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For the 2006 M. Ward album, see Post-War. For the 2005 Tony Judt book, see Postwar (book).
A French family returns to their village, Buron, northwest of Caen, which was completely destroyed during fighting, July 18, 1944

A post-war period or postwar period is the interval immediately following the ending of a war and enduring [need a word here], with no resumption of the war. A post-war period can become an interwar period or interbellum, when a war between the same parties resumes at a later date (e.g. the period between World War I and World War II). By contrast, a post-war period marks the cessation of conflict entirely.

In Western usage, the post-war era or postwar era (sometimes capitalized) is the period of time since the end of World War II, although many nations involved in the Second World War have been involved in multiple wars later.

Year spans of the post-World War II era[edit]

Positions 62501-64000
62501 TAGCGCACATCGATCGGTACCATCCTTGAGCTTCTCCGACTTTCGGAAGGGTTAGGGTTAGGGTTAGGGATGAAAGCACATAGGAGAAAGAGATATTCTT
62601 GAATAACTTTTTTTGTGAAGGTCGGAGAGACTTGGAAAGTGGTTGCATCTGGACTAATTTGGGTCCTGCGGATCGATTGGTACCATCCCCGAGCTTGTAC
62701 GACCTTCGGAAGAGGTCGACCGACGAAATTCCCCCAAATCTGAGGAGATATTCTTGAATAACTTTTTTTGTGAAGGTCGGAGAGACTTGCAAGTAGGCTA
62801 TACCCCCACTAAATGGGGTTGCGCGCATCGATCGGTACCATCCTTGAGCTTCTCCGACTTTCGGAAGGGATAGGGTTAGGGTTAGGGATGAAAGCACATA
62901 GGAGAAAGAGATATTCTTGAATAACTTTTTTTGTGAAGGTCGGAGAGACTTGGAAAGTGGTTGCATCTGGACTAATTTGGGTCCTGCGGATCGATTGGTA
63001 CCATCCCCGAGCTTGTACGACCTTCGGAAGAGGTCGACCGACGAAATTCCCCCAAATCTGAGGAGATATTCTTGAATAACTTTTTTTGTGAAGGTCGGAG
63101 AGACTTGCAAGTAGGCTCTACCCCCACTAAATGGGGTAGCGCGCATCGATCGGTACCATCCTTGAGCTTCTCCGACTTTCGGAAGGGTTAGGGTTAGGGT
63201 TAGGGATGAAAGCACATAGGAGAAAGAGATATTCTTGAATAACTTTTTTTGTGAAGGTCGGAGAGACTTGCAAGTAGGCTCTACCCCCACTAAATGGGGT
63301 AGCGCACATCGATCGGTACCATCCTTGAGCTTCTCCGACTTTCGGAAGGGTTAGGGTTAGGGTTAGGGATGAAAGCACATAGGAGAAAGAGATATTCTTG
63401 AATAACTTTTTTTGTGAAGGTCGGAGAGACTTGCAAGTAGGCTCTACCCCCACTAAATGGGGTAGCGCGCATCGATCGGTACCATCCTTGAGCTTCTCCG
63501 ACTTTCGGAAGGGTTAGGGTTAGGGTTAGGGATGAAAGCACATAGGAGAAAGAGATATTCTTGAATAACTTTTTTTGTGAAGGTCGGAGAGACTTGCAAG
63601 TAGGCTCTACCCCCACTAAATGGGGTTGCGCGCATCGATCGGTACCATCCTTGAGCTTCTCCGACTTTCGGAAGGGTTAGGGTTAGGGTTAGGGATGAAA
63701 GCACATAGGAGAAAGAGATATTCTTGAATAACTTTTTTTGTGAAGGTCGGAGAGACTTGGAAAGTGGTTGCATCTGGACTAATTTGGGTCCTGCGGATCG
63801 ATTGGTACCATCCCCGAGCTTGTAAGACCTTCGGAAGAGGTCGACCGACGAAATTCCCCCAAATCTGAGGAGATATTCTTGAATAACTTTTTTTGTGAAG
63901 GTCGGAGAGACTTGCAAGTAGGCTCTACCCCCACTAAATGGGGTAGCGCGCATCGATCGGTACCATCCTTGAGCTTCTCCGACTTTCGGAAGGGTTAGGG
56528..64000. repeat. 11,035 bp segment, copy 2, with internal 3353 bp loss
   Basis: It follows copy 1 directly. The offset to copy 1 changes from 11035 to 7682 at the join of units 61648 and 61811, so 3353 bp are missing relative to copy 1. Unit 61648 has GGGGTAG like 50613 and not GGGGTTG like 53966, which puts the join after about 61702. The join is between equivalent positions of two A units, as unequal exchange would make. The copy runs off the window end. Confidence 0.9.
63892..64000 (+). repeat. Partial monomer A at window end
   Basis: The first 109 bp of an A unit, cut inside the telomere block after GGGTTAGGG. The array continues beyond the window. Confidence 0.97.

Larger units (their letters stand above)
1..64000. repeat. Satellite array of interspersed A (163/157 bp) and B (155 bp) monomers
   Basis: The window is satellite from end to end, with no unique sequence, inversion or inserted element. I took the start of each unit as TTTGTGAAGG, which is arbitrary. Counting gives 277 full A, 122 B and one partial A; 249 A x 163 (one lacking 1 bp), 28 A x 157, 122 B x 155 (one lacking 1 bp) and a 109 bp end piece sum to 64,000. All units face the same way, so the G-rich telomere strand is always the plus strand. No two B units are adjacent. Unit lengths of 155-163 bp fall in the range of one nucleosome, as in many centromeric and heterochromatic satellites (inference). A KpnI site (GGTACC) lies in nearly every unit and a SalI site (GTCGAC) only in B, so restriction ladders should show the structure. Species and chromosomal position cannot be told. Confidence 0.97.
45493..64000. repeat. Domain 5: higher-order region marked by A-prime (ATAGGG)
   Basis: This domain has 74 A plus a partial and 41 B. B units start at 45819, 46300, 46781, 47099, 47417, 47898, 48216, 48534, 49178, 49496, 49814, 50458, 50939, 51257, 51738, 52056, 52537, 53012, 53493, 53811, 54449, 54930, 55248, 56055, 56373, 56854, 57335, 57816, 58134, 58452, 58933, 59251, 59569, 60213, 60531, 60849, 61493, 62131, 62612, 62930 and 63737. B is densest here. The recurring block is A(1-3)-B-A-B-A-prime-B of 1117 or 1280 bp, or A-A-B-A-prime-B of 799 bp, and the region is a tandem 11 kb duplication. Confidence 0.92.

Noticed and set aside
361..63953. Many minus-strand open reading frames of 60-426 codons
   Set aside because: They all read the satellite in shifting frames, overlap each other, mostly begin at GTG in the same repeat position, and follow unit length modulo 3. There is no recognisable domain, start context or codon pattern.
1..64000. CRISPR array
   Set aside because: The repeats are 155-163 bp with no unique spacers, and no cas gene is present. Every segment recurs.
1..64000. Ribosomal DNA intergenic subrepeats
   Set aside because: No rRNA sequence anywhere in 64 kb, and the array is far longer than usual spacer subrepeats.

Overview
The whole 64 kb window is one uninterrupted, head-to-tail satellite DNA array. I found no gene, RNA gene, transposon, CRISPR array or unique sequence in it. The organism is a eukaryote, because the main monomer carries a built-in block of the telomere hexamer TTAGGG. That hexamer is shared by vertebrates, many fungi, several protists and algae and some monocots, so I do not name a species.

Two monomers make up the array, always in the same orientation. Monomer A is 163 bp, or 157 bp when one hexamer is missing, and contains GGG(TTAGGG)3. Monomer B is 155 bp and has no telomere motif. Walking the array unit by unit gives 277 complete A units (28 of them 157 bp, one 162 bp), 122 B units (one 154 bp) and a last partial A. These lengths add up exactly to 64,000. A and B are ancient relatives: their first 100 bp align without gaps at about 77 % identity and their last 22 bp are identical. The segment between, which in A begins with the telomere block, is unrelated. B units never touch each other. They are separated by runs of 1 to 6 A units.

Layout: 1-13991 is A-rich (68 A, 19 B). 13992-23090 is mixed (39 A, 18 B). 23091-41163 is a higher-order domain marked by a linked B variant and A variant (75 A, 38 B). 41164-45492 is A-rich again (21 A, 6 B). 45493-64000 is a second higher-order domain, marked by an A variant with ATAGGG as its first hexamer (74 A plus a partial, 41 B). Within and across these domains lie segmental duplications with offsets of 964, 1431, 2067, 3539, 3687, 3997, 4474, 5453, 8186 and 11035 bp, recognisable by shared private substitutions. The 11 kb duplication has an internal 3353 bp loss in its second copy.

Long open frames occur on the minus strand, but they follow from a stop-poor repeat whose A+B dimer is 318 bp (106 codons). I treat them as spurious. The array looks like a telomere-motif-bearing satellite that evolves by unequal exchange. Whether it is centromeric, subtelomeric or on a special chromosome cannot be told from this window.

The term "post-war" can have for different countries a time period of varying length that is based on some type of effect of the war in that country.

In some British usage, "post-war" refers to the period from the election of Clement Attlee in 1945 to that of Margaret Thatcher in 1979,[1] a period of so-called postwar political consensus, while it may also refer to a shorter period, ending in 1960 or shortly after and corresponding to the 1950s era.[2][3]

Cold war era[edit]

Considering the post-war era as equivalent to the Cold War era, the post-war era is sometimes seen as including the 1980s, putting the end at 1990, which is the year that the last ice between the West and the Marxist world thawed.[4][5] However, the 1990s are almost never considered part of the post-war era.

See also[edit]